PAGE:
by John Charalambakis
Yesterday, the South African Rand lost 10% of its value. The South African economy is viewed as unstable due to its domestic politics (the President changed the Minister of Finance twice within a week) as well as its dependence on exports to China. The reality of a slowing and over-leveraged Chinese economy is shaking up emerging markets at the same time that oil prices are plunging and the US dollar gains ground.
As developed markets experience an unprecedented downward start for a new year, with major indexes in both the US and the EU down more than 8 percent, a residual confusion is emerging as to what has gone wrong so quickly and in such an abrupt manner. Explanations may abound (from slowing growth and the Chinese currency, to lower earnings, to the effects of energy prices, etc.). However, the reality is that human sentiment converts the projections arena into a universe of unpredictability, especially when leverage mechanisms are at play.
The graphs below portray some emerging countries currencies against the US dollar and show their significant losses over the course of the last twelve months (click images for larger icons).
S. African Rand vs. USD
Kwanza (Angola) vs. USD
Ruble vs. USD
Countries like Angola and Zambia depend on China for to consume their oil and copper exports. As China slows down, exporting countries suffer, and their incomes and currencies follow a downward trajectory (since September 2010 we are calling China a Great Wall of Steroids, http://blacksummitfg.com/wp-content/uploads/2011/01/The-Great-Wall-of-Steroids-Vol-2-Issue-3.pdf).
However, the slowdown in China is one of the reasons for the finite unpredictability of the markets’ sentiment. Oil prices are crossing assumed support levels not just because of abundant supply issues but also because of geopolitical reasons where Saudi Arabia (whose depends on oil for 90% of their income) desires to see its enemies and their friends (Iran, Russia) squeezed. On top of this, the Saudis are forced to sell shares from their sovereign wealth fund in order to close a growing budget deficit. Those sales exacerbate a negative market sentiment. The combination of the reasons mentioned above regarding oil prices, along with market sentiment, has resulted in oil prices losing almost 50% of their value in the last six months, as the figure below shows.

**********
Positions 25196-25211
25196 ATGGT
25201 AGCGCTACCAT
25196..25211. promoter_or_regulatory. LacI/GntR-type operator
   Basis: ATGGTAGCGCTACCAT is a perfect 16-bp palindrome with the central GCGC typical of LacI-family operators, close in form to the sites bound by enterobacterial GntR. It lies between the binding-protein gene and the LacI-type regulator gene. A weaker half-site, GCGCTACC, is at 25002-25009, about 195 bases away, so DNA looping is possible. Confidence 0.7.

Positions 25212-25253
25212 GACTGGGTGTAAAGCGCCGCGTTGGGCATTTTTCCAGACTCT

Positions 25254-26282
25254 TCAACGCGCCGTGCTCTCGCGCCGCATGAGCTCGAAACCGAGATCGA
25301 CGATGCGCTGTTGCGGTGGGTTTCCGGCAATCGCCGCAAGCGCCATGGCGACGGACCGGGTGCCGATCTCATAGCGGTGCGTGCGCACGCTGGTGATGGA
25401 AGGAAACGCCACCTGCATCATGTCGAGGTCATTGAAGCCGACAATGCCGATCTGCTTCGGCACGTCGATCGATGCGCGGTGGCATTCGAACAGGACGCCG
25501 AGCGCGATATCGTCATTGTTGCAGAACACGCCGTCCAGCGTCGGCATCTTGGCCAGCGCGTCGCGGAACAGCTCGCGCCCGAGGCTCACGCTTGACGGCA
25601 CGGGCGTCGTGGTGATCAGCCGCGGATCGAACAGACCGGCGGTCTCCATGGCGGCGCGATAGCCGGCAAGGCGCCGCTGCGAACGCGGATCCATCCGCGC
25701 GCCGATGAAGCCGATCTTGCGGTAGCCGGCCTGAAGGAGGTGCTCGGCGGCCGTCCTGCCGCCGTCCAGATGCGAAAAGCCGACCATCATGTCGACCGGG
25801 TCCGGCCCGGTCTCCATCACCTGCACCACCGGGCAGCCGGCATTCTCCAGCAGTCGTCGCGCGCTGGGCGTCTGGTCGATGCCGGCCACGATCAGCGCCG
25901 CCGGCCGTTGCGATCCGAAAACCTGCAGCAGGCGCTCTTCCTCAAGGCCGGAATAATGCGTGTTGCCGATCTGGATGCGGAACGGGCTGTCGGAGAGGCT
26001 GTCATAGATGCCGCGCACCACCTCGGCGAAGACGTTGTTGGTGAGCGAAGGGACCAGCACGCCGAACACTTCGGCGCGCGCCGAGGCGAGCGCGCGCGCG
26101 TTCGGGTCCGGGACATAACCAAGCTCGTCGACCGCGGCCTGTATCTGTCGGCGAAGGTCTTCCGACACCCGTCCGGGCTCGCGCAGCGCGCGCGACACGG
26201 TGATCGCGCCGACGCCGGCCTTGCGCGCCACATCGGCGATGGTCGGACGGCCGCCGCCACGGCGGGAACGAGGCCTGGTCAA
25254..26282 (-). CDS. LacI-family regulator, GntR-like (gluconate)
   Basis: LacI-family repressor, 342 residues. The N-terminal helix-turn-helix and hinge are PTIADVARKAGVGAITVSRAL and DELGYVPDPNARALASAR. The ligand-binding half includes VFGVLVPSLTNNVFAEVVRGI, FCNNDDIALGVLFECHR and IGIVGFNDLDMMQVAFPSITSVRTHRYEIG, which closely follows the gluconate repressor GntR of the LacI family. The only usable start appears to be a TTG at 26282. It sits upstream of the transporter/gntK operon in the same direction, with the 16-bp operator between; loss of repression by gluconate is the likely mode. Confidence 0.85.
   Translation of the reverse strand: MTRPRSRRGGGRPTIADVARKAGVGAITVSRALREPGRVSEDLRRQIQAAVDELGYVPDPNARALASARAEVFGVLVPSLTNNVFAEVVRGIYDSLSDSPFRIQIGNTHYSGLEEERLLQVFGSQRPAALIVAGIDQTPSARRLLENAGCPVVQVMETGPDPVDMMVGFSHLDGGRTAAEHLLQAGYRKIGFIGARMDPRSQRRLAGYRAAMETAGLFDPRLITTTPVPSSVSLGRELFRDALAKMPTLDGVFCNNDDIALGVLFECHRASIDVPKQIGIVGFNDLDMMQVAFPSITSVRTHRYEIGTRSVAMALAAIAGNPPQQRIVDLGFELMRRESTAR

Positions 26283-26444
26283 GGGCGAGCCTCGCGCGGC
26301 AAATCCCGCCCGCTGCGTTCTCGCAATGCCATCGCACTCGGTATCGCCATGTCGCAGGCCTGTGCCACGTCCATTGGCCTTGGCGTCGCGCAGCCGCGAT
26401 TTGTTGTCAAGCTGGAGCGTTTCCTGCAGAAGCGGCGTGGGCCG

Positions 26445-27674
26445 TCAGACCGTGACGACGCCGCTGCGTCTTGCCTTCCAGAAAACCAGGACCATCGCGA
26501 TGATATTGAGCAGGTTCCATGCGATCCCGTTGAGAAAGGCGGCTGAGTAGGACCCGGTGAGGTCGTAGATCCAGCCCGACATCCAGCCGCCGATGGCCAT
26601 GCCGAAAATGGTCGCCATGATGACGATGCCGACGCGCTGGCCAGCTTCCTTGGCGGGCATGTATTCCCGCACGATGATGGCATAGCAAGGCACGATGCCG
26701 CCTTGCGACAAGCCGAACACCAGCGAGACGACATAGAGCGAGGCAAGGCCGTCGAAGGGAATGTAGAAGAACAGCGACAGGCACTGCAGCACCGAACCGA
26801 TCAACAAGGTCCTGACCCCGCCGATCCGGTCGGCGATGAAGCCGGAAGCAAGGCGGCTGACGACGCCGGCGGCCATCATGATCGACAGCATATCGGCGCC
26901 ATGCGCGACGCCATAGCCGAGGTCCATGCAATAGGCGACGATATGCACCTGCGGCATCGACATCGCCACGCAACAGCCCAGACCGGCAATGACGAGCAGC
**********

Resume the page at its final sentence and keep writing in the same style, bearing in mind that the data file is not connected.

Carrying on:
Is this slide overdone? Could we have a global recession based in China and due to low oil prices? Over the last few weeks we have posted commentaries and a newsletter outlying the fundamental reasons for which we believe that the market will experience a limited upswing this year. Those fundamentals have not changed. What can we do then as the market turmoil remains? Some hedging may be warranted as sentiment, stop-loss orders, and fear may trigger further selling and thus create additional downward pressure even if that may be unwarranted.
Additional downward pressure may be unwarranted because the US correlation with the Chinese markets is very limited, as the graph below shows.
We can all understand that the lower oil prices can have negative consequences in the high yield market. As sentiment deteriorates, sale orders and thus price pressures are exacerbated and high yield rates increase, which makes refinancing difficult. As tremors in high yield increase, sale pressures (and the subsequent margin calls) create market residuals and whole areas of the market may get mispriced (which by definition will create buying opportunities).
We do not deny the possibility that the rise in credit spreads could become infectious and could effect investment-grade bonds (which anyway suffer from liquidity issues) as well as equities. However, we do not subscribe to the view that we could have a recession due to lower oil prices or a global recession “made in China.” The reasons for that are obvious in our opinions:
• First, credit and lending conditions are stable and consumer spending will probably increase the demand for loans which will be met by the abundant banking reserves.
• Second, we could see a recession due to high oil prices (just recall the 1970s or the mid 2000s) but not due to low oil prices.
• Third, the era of banking dependence on petrodollars is over.
• Fourth, as consumers’ confidence remains upbeat, capital expenditures will experience a facelift as well.